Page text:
2023 Maserati Grecale First Drive Review: Bringing the Fight to the Compact SUV Class

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This SUV is unquestionably a winner.

Craig Cole/Roadshow

Despite its cachet and century of heritage, Maserati’s been hurting. All this iconic Italian brand has offered customers in recent years is a couple of mediocre sedans and the Levante SUV that’s barely any better. But with the arrival of the MC20 supercar last year along with some important changes to its sales mix, things are finally improving. And Maserati’s revival is certain to dramatically accelerate this fall when the handsome new 2023 Grecale compact SUV arrives in US and Canadian showrooms.

Built on a modified version of Stellantis’ Giorgio platform — the foundation that underpins the Alfa Romeo Giulia as well as a few other models — the Grecale is about 191 inches long and roughly 78 inches wide, making it slightly larger than a Porsche Macan, arguably this Maserati’s key rival. Of course, the Grecale has its sights trained on the Audi Q5, BMW X3 and Volvo’s XC60, as well.

First impressions matter and this SUV passes the I-spotted-one-driving-by-and-couldn’t-look-away test. In photos, the Grecale can seem a bit squinty-eyed, but it’s properly handsome in person, beautifully proportioned and attractive from all angles, especially when wearing a matte-bronze paint job like the entry-level GT model on display here. Up front is a classic Maserati grille and there are plenty of trident emblems sprinkled around, most notably on the C-pillars. Overall, the styling breaks no new ground, but it doesn’t have to. Aside from the somewhat cheesy-looking fender vents, this SUV is clean and very pretty.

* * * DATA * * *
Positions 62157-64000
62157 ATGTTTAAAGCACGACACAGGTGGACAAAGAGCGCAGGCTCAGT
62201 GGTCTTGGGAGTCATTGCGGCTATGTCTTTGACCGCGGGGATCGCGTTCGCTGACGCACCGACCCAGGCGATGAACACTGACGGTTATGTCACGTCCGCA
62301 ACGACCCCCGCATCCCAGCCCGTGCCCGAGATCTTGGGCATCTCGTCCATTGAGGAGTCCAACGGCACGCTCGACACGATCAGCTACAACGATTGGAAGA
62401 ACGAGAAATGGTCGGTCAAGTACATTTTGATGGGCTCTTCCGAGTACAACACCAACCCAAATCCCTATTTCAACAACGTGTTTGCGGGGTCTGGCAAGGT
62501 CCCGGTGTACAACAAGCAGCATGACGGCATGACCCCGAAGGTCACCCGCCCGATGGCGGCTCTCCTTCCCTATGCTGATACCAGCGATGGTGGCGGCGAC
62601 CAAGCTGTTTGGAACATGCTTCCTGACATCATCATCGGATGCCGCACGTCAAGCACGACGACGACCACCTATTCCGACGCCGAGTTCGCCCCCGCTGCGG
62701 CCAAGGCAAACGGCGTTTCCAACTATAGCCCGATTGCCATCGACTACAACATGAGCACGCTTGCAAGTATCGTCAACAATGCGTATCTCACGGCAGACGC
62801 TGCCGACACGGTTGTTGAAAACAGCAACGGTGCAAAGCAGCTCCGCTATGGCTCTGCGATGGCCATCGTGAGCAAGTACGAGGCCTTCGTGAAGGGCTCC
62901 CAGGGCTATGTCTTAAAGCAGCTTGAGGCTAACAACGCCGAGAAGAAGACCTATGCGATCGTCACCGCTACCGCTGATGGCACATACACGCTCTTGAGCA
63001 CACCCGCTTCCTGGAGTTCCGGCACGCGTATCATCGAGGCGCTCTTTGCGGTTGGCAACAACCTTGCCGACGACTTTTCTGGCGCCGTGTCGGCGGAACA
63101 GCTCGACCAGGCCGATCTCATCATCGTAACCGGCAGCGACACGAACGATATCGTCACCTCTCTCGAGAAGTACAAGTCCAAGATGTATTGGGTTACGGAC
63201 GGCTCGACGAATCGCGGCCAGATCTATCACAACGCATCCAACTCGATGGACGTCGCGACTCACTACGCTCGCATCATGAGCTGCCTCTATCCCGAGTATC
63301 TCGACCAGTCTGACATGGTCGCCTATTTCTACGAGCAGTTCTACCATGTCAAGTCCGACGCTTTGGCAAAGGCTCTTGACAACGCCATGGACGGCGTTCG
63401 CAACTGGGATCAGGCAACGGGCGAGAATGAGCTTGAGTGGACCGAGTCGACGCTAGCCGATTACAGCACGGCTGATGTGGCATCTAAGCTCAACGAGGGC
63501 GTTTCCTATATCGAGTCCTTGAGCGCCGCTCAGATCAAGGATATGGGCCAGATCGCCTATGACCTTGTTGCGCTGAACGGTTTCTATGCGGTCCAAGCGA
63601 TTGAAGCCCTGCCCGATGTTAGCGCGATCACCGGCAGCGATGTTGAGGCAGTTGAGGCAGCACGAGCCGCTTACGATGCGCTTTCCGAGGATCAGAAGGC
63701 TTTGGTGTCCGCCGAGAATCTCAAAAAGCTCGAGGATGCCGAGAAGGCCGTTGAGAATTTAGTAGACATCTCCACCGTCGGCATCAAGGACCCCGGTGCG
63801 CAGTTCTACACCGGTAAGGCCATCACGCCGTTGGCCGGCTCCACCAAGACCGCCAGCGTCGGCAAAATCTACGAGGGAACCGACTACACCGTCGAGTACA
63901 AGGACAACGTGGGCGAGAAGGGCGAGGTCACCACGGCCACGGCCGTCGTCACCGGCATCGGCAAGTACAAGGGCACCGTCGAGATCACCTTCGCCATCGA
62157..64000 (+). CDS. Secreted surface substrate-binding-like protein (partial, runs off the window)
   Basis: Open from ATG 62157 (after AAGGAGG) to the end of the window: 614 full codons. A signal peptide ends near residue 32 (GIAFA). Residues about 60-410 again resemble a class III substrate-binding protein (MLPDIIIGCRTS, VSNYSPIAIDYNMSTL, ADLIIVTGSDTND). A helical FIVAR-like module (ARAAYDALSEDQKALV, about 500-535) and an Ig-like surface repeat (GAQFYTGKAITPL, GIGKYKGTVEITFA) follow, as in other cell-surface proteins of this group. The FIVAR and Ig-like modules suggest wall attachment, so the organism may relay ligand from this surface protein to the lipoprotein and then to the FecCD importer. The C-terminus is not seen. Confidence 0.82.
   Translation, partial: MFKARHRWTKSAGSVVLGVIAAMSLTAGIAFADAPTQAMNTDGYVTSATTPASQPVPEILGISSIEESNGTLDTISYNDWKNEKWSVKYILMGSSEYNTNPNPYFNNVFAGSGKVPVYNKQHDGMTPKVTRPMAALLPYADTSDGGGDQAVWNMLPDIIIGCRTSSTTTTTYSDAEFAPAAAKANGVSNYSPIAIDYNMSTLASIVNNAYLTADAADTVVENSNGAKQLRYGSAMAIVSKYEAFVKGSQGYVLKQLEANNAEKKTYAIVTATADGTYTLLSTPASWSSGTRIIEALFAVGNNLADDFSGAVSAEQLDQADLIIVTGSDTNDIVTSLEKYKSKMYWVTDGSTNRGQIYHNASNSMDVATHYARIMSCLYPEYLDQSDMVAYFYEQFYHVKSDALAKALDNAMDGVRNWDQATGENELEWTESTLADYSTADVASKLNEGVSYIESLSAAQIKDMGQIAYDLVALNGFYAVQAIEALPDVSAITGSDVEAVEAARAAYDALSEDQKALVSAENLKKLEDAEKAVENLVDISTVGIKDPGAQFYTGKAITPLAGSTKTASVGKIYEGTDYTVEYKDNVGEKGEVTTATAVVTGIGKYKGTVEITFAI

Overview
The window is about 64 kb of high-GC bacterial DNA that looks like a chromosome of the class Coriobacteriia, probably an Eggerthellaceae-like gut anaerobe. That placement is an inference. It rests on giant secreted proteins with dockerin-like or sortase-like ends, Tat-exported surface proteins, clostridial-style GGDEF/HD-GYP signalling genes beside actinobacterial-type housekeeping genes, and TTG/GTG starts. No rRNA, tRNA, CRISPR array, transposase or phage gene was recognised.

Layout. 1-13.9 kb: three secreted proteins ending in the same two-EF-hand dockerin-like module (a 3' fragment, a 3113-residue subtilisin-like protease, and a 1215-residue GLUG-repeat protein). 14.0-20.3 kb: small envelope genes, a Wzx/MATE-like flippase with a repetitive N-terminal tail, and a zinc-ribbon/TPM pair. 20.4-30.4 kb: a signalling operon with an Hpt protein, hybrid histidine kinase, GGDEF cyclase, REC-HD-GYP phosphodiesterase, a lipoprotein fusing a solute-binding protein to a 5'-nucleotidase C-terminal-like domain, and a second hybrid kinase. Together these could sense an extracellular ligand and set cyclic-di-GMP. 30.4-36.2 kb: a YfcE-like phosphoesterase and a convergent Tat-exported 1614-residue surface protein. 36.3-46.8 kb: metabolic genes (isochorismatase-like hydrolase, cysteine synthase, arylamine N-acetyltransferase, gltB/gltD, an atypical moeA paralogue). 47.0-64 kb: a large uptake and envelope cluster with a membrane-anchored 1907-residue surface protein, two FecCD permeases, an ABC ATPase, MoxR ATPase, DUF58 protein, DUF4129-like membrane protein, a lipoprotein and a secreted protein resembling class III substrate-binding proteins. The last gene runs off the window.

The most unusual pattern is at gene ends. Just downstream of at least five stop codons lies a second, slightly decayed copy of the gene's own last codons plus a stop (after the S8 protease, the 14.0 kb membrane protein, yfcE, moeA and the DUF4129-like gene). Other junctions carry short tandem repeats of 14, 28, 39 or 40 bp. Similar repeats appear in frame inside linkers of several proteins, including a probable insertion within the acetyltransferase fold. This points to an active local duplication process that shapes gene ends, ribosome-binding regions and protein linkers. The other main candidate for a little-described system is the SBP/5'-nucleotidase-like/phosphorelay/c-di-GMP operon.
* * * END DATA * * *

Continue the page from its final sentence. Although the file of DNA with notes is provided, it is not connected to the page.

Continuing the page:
2023 Maserati Grecale: A Premium SUV With Italian Swagger

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The 2023 Maserati Grecale will be offered in three familiar trims: base GT, midrange Modena and top-shelf Trofeo. Keeping things uniform, these grades are shared with the Ghibli, Quattroporte and Levante models. A fourth version, the all-electric Folgore (Italian for “lightning”), is expected to join the lineup late next year.

Differentiating that triad of combustion-powered Grecale trims is what’s found under the hood. The two entry-level versions feature a 2.0-liter mild-hybrid four-cylinder engine. The GT grade is graced with 296 horsepower and the Modena model with 325 hp, though both have the same 332 pound-feet of torque. Blowing these mainstream models away, however, the high-performance Trofeo features a Maserati-exclusive 3.0-liter twin-turbo Nettuno V6 borrowed from the MC20 supercar. With a few changes including tuning, the inclusion of a wet-sump lubrication system and cylinder deactivation, this engine delivers a stout 523 hp and 457 lb-ft of twist. No matter the model, a quick-shifting eight-speed automatic transmission is standard, though sometimes it’s not as smooth as other gearboxes.